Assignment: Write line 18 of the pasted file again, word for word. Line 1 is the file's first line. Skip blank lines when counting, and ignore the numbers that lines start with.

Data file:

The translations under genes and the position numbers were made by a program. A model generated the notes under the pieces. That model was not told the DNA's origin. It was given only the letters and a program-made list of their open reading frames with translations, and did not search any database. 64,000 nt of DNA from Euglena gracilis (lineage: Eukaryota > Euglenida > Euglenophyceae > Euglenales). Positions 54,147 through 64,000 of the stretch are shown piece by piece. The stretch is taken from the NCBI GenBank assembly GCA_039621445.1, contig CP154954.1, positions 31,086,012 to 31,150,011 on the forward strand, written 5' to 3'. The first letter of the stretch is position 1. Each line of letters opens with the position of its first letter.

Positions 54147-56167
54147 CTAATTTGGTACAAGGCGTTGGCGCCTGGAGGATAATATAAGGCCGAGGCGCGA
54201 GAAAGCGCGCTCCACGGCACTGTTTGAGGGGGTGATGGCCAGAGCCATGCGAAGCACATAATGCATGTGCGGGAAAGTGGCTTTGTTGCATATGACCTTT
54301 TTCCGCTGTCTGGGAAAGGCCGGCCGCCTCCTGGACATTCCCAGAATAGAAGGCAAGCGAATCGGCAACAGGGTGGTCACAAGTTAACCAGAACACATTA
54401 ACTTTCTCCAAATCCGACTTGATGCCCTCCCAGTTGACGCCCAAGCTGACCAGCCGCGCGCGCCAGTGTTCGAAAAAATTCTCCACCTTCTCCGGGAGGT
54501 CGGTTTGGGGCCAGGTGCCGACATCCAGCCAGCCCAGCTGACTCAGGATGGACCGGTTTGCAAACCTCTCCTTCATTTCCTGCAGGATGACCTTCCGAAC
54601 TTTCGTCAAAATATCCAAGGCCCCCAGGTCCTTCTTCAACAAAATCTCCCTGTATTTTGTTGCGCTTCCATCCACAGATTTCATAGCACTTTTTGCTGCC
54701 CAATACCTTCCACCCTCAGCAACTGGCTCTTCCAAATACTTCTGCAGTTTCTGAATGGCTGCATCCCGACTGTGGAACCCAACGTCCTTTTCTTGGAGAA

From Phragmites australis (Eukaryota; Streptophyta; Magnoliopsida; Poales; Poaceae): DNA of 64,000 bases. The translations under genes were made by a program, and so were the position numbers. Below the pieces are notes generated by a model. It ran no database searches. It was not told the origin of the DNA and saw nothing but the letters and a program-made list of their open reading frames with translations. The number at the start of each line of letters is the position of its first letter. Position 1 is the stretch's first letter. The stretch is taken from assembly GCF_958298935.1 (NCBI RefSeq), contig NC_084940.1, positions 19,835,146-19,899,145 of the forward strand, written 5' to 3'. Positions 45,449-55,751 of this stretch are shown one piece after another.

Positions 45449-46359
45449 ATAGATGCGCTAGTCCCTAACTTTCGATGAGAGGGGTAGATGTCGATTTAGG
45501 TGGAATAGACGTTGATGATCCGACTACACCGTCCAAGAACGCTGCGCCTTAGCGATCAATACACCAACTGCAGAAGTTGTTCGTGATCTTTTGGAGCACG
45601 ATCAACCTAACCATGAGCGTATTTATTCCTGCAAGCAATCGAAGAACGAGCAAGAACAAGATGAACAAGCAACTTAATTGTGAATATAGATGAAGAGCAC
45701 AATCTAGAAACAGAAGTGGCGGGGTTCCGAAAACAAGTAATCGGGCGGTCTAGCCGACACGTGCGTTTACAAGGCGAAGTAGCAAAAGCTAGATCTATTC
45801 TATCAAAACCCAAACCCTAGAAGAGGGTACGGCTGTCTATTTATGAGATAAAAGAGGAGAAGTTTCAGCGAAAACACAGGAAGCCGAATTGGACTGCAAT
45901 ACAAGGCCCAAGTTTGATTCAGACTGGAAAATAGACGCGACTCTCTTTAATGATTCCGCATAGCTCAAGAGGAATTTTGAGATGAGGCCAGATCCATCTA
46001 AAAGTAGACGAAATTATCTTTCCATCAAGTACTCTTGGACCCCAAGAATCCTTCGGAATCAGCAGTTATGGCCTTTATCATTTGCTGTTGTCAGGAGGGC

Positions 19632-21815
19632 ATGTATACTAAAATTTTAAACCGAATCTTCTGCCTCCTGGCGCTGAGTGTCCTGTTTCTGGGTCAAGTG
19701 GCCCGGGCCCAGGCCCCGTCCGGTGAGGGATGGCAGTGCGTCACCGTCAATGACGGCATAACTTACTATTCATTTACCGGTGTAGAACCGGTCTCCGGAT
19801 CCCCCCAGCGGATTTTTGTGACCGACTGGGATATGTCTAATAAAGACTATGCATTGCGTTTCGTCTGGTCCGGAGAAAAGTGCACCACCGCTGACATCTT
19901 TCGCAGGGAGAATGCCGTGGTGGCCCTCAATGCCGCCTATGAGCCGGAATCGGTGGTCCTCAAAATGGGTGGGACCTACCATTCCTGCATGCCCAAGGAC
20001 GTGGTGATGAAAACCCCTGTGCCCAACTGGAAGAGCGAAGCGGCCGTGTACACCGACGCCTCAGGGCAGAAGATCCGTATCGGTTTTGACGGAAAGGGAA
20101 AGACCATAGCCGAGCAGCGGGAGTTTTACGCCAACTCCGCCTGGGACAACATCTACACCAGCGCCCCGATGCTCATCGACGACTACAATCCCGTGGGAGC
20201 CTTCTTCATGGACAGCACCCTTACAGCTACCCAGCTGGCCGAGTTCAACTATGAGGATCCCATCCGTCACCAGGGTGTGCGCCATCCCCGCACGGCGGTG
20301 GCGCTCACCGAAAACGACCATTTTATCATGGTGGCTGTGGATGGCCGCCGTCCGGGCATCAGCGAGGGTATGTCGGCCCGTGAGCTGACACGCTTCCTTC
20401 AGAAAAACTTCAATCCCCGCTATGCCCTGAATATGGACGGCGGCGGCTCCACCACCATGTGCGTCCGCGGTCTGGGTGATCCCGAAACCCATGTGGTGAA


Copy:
46001 AAAGTAGACGAAATTATCTTTCCATCAAGTACTCTTGGACCCCAAGAATCCTTCGGAATCAGCAGTTATGGCCTTTATCATTTGCTGTTGTCAGGAGGGC